Your lease or rental agreement should spell out your landlord’s key rent rules, including:
State laws in Maryland cover several of these rent-related issues, including limits on late fees, the amount of notice a landlord must provide to increase rent under a month-to-month tenancy, and how much time a tenant has to pay rent or move before a landlord can file for eviction. Local rules might also apply, particularly in communities such as Takoma Park which has a rent stabilization ordinance.
Rent is legally due on the date specified in your lease or rental agreement (usually the first of the month). If you don’t pay rent when it is due, the landlord may begin charging you a late fee. Under Maryland law, late fees cannot exceed 5% of the rent due (Md. Code Ann. [Real Prop.] § 8-208(d)(3)).
Maryland landlords must give tenants at least one month’s notice (in writing) to increase rent or change another term of a month-to-month rental agreement. Two months’ notice is required in Montgomery County (single-family rentals excepted) and Baltimore City. Different rules apply in cities with rent stabilization, such as Takoma Park. And, if you have a long-term lease, landlords may not increase the rent until the lease ends and a new tenancy begins—unless the lease itself provides for an increase.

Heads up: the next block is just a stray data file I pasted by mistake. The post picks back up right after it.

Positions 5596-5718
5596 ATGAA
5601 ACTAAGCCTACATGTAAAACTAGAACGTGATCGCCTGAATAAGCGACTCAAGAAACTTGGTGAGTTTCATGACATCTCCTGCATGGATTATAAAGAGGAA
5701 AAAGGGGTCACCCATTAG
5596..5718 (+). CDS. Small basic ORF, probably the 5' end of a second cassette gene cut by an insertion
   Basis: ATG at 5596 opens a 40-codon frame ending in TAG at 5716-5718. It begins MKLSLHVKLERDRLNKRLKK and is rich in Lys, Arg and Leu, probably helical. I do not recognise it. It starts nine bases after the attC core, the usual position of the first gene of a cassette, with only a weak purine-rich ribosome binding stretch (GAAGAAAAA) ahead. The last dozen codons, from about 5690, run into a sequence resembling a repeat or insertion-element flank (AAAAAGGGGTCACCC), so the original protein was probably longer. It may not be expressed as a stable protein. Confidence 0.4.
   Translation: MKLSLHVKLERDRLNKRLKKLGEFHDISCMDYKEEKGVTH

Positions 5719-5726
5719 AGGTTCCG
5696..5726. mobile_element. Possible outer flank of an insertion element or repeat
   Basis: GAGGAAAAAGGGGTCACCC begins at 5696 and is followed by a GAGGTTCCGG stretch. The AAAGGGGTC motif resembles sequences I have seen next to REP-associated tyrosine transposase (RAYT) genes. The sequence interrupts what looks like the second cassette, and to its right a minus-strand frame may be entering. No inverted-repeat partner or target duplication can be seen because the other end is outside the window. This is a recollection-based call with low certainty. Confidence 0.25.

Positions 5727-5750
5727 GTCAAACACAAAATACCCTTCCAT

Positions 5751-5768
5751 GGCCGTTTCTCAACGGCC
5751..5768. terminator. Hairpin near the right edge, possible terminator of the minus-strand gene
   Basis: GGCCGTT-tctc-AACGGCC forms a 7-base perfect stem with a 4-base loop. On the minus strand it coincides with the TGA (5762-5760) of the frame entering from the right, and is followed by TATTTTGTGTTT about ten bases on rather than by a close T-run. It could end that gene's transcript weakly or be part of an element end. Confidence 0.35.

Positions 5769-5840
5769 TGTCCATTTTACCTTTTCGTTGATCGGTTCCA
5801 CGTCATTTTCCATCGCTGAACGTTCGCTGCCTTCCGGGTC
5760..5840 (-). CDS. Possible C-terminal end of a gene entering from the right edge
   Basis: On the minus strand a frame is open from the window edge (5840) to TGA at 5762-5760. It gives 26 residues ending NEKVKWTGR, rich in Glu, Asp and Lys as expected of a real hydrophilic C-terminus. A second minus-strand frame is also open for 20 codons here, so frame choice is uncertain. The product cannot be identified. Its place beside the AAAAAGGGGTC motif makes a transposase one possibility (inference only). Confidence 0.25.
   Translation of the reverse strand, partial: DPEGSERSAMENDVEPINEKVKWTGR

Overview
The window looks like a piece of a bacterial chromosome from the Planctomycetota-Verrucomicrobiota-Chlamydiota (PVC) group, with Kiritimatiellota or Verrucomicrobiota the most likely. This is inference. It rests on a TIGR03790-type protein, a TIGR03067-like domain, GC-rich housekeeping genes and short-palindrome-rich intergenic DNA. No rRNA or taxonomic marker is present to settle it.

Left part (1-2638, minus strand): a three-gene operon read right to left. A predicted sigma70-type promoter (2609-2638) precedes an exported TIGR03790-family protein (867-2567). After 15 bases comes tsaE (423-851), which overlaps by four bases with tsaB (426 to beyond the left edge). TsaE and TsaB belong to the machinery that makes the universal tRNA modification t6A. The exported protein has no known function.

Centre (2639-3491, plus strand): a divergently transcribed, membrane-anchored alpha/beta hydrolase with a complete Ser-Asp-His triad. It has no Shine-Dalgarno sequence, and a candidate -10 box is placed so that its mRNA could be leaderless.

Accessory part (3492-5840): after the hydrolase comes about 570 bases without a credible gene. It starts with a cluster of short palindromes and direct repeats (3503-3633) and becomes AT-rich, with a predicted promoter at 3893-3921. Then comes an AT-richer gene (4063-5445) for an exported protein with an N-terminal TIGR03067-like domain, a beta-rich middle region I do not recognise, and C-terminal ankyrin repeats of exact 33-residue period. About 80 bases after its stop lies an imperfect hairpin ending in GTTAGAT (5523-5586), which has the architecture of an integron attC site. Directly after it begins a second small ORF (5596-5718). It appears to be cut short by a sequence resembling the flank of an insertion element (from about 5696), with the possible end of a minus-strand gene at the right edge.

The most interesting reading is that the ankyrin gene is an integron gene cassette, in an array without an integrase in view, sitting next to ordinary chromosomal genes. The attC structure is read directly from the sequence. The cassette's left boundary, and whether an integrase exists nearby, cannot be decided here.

Retaliation. Maryland landlords may not retaliate against a tenant who makes a good faith complaint relating to the rental unit or rental premises by
Discrimination. Under Maryland and federal housing discrimination laws, a landlord may not discriminate against a tenant, or rental applicant, in rent rates or terms on the basis of race, color, sex, religion, national origin, disability or familial status.
States set specific rules and procedures for ending a tenancy when a tenant has not paid the rent. Maryland landlords may file for eviction immediately, and must give tenants at least five days’ notice to appear in court. (Md. Code Ann. [Real Prop.] § 8-401.)
If the tenant does not pay and the landlord wins, the tenant has four days to vacate. If the tenant pays all back rent, fees and court costs before actual execution of the eviction order, the tenant can stay. (Md. Code Ann. [Real Prop.] § 8-401(e).)
The Maryland Attorney General’s website contains information about how Maryland landlords and tenants can avoid disputes.
Maryland’s landlord-tenant laws can be found at Md. Code Ann. [Real Prop.] §§ 8-101-812.
For Maryland laws on termination for nonpayment of rent, see Md. Code Ann. [Real Prop.] § 8-401.
Also, check your mayor’s or city manager’s office for local landlord-tenant laws that might affect your rent.
See the Laws and Legal Research section of Nolo for advice on finding and reading statutes and court decisions.